By David Kier
The first successful California mission almost did not survive its first year or even get started on the then hostile peninsula.
Padre Juan María Salvatierra was a human dynamo in all that he overcame to establish a new mission colony in California. Upon being granted the authority to begin the program by King Charles II, but without a peso of financial assistance from him, the Jesuit and his brothers solicited donations from wealthy Europeans to finance the conquest and created the Pious Fund.
With supplies and a pair of ships secured at the Port of Yaqui (just south of today’s Guaymas), Salvatierra awaited the arrival his fellow Jesuit and the first advocate of missions in California, Padre Eusebio Kino. Fourteen years earlier, Kino with two other Jesuits, attempted to build the first Jesuit colony in California at La Paz then again at San Bruno (15 miles north of Loreto). The colony attempt failed after two years but Kino had learned what would be needed for a mission in California to succeed: The Jesuits must have authority over the Spanish military to prevent unprovoked harm to come to the natives, and because California was so sterile it would need to be supported for a time by the successful missions on the Mexican mainland.
Sadly, Kino never returned to California. An Indian uprising at the northern Mexican missions required Kino’s attention. His superiors believed the trouble could only be dealt with by Kino. Salvatierra and crew set sail without him on October 11, 1697.
Just a mile from port the expedition’s primary ship, the Santa Elvira ran upon a sand bar. The ship was heavily laden with cargo and the fear was all would be lost. Thirty times did the ship become free only to be beached again. Help from the shore came by multitudes of canoes and the ship was finally free of the sand bar and with full sail bound for California. Sadly, the second ship El Rosario, with dried meat and flour on-board, became separated during the crossing.
Winds were a menace when they reached San Bruno preventing a landing so they headed north into the protection of Bahía Concepción, arriving there on October 15. There they found delicious pitahayas to eat but no Indians to convert. They sailed back south to San Bruno where they knew friendly natives lived that were connected to Kino’s colony of 1683-85. Indeed, some Indians were there and provided some brackish water for the visitors, who had hiked the two miles to the abandoned hilltop fort.
The captain knew of another location not far south that had sweet water, at a bay named San Dionisio. Salvatierra wished to begin the colony at San Bruno, but having salt-free water was critical so they sailed south at 3 p.m. on October 17 reaching the new location on Friday morning, October 18. Many Indians came to greet Salvatierra including women and children. Not far from the beach they found water and a Mesquite tree-covered mesa. The native Indian name for the site was Conchó.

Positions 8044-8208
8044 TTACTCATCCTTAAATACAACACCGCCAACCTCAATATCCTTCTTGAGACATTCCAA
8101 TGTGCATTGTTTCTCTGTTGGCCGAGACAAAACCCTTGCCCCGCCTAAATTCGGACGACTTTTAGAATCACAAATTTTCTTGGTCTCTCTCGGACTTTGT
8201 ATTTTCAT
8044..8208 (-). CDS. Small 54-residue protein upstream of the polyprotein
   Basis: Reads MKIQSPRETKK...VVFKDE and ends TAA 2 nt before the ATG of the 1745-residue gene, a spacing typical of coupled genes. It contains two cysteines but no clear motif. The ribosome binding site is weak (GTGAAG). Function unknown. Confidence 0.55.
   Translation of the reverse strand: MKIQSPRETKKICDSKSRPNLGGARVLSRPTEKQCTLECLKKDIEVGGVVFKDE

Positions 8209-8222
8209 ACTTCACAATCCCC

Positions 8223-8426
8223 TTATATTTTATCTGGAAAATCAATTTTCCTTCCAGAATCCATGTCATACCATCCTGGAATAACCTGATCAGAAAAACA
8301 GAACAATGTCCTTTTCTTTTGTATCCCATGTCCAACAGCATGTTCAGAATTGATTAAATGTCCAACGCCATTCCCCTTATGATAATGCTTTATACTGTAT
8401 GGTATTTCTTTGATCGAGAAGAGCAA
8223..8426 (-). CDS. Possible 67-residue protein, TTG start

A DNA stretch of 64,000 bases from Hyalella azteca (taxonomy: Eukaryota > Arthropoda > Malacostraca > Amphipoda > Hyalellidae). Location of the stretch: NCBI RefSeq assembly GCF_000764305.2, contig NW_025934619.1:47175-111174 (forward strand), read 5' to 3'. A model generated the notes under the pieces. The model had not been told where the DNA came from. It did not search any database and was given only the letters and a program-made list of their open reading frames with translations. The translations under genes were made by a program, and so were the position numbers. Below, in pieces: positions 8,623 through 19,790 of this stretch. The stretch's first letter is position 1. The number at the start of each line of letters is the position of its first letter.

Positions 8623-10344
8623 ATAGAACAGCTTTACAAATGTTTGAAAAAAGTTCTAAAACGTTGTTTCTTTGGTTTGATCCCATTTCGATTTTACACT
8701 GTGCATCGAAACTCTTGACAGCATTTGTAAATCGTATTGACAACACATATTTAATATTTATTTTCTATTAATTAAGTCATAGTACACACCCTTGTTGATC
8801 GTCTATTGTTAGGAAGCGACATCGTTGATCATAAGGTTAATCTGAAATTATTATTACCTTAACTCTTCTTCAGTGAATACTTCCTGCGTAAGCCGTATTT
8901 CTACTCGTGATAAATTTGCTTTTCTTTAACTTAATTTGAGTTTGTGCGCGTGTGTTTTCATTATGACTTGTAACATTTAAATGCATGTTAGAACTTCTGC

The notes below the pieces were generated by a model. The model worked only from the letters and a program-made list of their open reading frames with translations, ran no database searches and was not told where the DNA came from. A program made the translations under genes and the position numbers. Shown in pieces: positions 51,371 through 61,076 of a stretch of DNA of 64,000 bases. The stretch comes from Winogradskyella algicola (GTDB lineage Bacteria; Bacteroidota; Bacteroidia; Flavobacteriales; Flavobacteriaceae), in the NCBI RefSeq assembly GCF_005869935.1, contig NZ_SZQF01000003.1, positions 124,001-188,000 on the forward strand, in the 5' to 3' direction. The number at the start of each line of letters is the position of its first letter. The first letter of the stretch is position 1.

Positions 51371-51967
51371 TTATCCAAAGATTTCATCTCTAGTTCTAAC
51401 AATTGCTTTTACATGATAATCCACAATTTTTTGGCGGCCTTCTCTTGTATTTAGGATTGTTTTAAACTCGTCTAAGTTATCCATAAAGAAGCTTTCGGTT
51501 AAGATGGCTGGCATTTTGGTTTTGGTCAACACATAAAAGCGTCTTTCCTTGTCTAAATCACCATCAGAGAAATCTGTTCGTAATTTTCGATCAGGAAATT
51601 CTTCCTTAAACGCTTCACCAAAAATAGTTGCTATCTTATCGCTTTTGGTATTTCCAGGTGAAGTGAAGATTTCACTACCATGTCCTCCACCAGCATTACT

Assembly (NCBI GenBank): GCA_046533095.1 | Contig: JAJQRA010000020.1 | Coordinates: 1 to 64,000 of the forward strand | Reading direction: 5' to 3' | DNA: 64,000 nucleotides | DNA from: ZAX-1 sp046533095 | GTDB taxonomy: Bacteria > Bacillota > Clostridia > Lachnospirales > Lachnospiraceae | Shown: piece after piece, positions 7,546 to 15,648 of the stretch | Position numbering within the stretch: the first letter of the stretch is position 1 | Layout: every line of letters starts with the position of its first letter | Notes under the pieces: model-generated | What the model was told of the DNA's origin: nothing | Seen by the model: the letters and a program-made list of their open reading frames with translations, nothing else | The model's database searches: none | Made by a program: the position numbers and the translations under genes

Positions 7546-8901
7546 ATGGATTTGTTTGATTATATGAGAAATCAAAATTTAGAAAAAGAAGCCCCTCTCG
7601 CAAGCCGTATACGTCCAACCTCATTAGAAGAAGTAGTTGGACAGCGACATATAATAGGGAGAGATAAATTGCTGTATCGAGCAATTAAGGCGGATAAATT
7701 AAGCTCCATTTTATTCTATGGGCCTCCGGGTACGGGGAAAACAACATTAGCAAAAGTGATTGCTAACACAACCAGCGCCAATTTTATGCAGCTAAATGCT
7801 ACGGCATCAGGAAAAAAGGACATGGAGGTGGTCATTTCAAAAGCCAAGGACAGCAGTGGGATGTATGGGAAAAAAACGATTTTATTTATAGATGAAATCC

On the morning of Saturday, October 19, 1697 Padre Salvatierra and Captain Juan Antonio Romero officially took possession of the land. The next four days the Jesuit and his small crew were busy unloading the clothing, corn, and flour. The Indians also helped and they were rewarded with a bit of corn. The natives enjoyed the corn so much it became necessary for the soldiers to protect it from them.
The Indians attacked the Spanish impound on November 13 from all sides. The battle lasted from noon until sundown. Several Indians were mortally wounded but not one Spaniard nor Padre Salvatierra was harmed by either the barrage of arrows or their own mortar exploding inside their compound. At sundown, the Indian chief halted the hostilities and accepted the terms imposed. Corn and flour were not free for the taking but would be distributed by the missionary in exchange for deeds performed by the Indians. Two days later, a month since it disappeared, the El Rosario arrived with its cargo of food.
And so ends the story of the beginnings at Loreto de Conchó, the first mission of twenty-seven in Baja California and twenty-one more in Alta California. To learn more about the missions and people in Baja California during the era of conquest, missions, revolution and more, see the new book: Baja California - Land of Missions
David Kier is a veteran Baja traveler and co-author of The Old Missions of Baja and Alta California 1697-1834 and author of Baja California - Land of Missions. Visit The Old Missions website to learn more and purchase these books.
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